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Discussion

Nuclear Power’s Role in Responding to Climate Change

Author(s): Dr. Andrew C. Kadak
President
Kadak Associates, Inc.
Date: June 19, 2014 at 12:10 PM

Without significant gains in storage technology, electric generation from solar and wind will not meet the world’s energy needs. Nuclear power, however, can deliver electric power in a sufficiently safe, economical and secure manner to supplement supply from other carbon-free sources. Despite this, there remain major objections to the safety, cost, waste management and proliferation risk of nuclear power, which I’ll seek to address here. Safety There have been three serious accidents that challenged the safety record of nuclear power: the Three Mile Island (TMI), Chernobyl, and the tsunami-induced Fukushima accident. In all these accidents there were no immediate public… [more]

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Discussion

Transforming the Electric Utility Industry and Corporate Culture

Author(s): Karl Rabago
Executive Director
Pace Energy and Climate Center
Date: June 11, 2014 at 12:20 PM

This discussion is presented in conjunction with the closing keynote at the Association for Environmental Studies and Sciences 2014 Conference. Cost-effective and profitable energy efficiency technologies and services, and renewable energy generation alternatives are available today to end GHG emissions from the electric utility sector entirely. Traditional cost-of-service regulation rewards capital investments more than the provision of value, punishes innovation and efficiency, and treats customers as “ratepayers” with few choices and little clout. Today’s electric utilities are not well prepared to make the business model changes required to become truly sustainable. Three key strategies map a path forward. First, cost-of-service… [more]

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Obama’s EPA to Cost Americans Billions of Dollars and Hundreds of Thousands of Jobs

Author(s): Former Congressman Ed Whitfield (R-KY)
Member
U.S. House of Representatives
Date: June 2, 2014 at 7:00 AM

As Chairman of the House Subcommittee on Energy and Power, I’m continuing the fight against President Obama’s Environmental Protection Agency’s (EPA) overregulation of our nation’s power plants without any regard to the consequences for our economy and consumers. This week, the EPA is expected to release its proposed rule regulating carbon dioxide emissions from existing and modified electricity power plants. This effort is certain to result in a de facto cap and trade program, which Congress most recently rejected in 2009.  This regulation follows the proposed rule on new power plants, which essentially makes it illegal to build a power… [more]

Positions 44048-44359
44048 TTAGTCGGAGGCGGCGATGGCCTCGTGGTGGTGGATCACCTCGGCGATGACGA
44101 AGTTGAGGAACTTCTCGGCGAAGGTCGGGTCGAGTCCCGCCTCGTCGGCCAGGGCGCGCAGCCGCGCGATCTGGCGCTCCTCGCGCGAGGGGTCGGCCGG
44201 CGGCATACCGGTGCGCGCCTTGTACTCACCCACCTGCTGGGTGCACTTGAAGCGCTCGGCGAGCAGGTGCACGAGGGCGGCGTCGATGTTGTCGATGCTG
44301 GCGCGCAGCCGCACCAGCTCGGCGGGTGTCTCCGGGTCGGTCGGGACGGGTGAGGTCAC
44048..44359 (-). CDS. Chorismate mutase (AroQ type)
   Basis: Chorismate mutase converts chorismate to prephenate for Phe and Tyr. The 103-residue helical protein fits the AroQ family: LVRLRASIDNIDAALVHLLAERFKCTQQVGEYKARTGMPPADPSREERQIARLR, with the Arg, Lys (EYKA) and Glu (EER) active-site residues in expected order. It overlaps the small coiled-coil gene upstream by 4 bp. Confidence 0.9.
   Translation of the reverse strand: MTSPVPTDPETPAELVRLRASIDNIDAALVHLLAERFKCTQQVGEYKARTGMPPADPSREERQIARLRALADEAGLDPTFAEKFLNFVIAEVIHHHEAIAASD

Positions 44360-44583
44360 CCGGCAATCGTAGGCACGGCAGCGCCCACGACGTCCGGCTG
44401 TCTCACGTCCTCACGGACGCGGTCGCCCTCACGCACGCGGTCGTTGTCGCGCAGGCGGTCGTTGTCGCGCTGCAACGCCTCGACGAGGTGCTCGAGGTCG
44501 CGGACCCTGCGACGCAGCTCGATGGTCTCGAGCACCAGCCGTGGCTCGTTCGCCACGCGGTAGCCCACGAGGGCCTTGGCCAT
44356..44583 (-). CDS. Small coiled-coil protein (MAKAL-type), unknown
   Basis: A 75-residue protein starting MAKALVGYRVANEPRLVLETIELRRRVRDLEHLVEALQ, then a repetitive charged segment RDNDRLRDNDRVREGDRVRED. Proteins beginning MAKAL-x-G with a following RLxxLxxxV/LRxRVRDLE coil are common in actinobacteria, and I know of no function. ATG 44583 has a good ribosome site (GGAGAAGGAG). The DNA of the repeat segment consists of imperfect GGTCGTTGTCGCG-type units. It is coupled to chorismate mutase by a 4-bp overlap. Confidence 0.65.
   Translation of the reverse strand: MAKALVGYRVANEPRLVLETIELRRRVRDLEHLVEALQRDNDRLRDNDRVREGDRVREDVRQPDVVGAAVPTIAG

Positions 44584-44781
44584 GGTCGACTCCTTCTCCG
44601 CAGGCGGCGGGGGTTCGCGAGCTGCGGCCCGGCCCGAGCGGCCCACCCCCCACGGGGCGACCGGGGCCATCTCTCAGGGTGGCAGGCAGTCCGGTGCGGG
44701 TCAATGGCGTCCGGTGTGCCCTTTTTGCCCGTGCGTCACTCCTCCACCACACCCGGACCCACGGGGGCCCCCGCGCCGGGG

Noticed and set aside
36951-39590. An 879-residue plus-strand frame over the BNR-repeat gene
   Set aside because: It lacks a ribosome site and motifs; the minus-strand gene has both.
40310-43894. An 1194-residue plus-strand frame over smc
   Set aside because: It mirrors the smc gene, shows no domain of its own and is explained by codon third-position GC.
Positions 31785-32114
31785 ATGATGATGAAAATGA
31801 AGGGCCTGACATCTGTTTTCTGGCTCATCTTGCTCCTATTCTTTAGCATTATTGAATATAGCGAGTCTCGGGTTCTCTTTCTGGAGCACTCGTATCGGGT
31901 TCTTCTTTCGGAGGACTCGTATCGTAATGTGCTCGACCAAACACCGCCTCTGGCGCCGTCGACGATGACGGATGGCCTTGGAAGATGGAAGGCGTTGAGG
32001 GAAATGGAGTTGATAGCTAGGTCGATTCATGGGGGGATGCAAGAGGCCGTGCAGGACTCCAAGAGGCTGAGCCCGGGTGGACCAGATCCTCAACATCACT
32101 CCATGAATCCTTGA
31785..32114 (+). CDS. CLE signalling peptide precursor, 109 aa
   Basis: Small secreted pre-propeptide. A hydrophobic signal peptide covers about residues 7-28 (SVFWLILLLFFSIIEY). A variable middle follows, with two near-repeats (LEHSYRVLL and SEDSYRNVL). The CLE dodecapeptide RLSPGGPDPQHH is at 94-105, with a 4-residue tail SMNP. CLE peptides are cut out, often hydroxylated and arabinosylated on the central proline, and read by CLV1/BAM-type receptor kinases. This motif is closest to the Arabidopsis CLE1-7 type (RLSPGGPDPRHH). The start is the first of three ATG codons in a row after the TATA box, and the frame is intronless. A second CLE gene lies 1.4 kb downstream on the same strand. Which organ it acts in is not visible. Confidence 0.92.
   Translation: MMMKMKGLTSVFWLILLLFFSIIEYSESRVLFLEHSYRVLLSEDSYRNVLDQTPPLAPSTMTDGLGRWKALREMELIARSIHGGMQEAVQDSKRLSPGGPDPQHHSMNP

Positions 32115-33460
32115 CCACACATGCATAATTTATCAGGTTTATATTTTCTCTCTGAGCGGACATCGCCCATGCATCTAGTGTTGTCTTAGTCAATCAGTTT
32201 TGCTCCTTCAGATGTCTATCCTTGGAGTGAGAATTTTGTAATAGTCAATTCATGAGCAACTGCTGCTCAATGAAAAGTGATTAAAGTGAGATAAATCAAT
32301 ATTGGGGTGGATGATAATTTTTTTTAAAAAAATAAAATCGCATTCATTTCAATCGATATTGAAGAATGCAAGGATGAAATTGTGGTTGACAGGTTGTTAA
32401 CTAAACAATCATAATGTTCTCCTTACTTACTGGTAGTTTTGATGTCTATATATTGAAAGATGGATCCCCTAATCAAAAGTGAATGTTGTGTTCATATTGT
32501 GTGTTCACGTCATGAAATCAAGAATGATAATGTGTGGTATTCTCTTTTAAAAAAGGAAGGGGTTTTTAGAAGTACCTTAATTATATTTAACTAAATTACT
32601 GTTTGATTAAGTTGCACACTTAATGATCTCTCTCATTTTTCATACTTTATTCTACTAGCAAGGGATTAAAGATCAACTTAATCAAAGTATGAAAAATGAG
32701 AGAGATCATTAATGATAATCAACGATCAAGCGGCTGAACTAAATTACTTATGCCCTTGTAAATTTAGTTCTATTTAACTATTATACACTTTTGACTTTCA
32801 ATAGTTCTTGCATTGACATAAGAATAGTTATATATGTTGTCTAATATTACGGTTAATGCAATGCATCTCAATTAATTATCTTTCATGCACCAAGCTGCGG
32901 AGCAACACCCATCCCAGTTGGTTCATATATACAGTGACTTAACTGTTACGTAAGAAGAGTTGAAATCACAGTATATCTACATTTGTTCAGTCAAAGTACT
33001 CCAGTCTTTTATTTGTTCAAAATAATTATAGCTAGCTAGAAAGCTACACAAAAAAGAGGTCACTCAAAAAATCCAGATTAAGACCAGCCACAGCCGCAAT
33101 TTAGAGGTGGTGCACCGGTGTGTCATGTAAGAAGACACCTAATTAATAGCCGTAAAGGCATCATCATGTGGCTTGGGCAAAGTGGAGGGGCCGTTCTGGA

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Clean Energy Poised for Market Domination or More Innovation Needed?

Author(s): Matthew Stepp
Senior Policy Analyst
Information Technology and Innovation Foundation
Date: May 30, 2014 at 11:15 AM

Whether or not the world has all of the clean energy technologies it needs to dramatically cut greenhouse gas emissions is an important ongoing debate among the climate policy community. Buoyed by steep cost reductions for wind and solar power technologies during the past decade, proponents argue political will is the major factor holding clean energy back from dominating the global energy market. Critics counter that even with recent cost reductions clean energy still isn’t realistically competitive with fossil fuels everywhere without the help of unsustainable subsidies and contentious government mandates. The debate over whether clean energy is ready for… [more]

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Let Freedom Ring: Oil Companies, Capitalism and Fuel Choice

Author(s): Marshall Kaplan
Advisor
Fuel Freedom Foundation
Date: May 22, 2014 at 5:21 AM

Americans have many choices that are denied to citizens of other less-fortunate nations. But we forget how many decisions are made for us, sometimes out of necessity, such as paying taxes; sometimes out of greed, such as the monopolistic actions of oil companies in denying many Americans the ability to purchase alcohol-based fuels at their corner gas station. Through various rules imposed on gas stations, oil companies limit many of us from using existing, safe, alternative fuels, like E85, and make available only more expensive, environmentally harmful gasoline. For example, gas stations owned or franchised by an oil company have… [more]